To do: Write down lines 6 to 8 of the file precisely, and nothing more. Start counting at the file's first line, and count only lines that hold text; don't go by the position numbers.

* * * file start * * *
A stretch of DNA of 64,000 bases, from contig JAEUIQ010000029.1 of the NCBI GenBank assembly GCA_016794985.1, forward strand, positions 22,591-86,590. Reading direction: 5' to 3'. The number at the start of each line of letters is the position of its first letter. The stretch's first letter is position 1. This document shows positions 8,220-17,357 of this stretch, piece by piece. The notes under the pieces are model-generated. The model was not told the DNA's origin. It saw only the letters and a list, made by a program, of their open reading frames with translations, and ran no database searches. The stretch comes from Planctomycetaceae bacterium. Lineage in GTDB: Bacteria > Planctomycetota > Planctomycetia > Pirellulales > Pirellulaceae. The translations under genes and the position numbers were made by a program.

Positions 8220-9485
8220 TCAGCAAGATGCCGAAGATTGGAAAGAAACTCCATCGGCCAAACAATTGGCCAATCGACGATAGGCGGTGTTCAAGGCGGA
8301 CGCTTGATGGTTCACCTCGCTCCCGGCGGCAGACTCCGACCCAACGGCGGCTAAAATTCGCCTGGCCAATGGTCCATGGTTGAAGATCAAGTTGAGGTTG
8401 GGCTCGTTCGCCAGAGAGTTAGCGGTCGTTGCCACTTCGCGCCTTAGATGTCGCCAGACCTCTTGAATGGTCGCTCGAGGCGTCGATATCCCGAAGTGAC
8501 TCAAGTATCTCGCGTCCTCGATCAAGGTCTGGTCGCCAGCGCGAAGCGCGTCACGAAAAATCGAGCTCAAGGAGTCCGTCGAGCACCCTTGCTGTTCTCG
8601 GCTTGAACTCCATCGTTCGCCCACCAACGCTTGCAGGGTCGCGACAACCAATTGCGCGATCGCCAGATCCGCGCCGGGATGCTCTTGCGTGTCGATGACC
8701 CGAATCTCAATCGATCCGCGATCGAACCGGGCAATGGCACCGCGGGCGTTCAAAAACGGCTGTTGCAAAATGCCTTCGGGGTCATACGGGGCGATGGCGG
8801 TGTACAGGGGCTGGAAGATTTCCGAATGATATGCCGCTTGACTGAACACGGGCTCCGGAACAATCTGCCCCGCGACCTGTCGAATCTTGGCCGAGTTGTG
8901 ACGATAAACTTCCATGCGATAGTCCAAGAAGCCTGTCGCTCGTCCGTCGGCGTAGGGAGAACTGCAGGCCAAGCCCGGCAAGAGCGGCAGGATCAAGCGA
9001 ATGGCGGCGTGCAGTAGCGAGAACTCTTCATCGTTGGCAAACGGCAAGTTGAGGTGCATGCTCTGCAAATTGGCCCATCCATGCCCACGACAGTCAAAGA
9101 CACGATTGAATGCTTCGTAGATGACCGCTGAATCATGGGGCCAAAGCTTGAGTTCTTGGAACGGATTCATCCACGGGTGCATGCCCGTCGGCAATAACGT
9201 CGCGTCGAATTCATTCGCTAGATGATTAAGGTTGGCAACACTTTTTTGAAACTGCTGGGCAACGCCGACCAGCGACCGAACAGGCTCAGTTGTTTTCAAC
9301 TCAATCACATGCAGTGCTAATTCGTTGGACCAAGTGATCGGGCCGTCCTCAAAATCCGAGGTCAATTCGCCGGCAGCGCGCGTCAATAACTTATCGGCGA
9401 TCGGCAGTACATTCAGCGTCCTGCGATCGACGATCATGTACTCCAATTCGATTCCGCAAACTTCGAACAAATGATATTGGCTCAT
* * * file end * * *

8501 TCAAGTATCTCGCGTCCTCGATCAAGGTCTGGTCGCCAGCGCGAAGCGCGTCACGAAAAATCGAGCTCAAGGAGTCCGTCGAGCACCCTTGCTGTTCTCG
8601 GCTTGAACTCCATCGTTCGCCCACCAACGCTTGCAGGGTCGCGACAACCAATTGCGCGATCGCCAGATCCGCGCCGGGATGCTCTTGCGTGTCGATGACC
8701 CGAATCTCAATCGATCCGCGATCGAACCGGGCAATGGCACCGCGGGCGTTCAAAAACGGCTGTTGCAAAATGCCTTCGGGGTCATACGGGGCGATGGCGG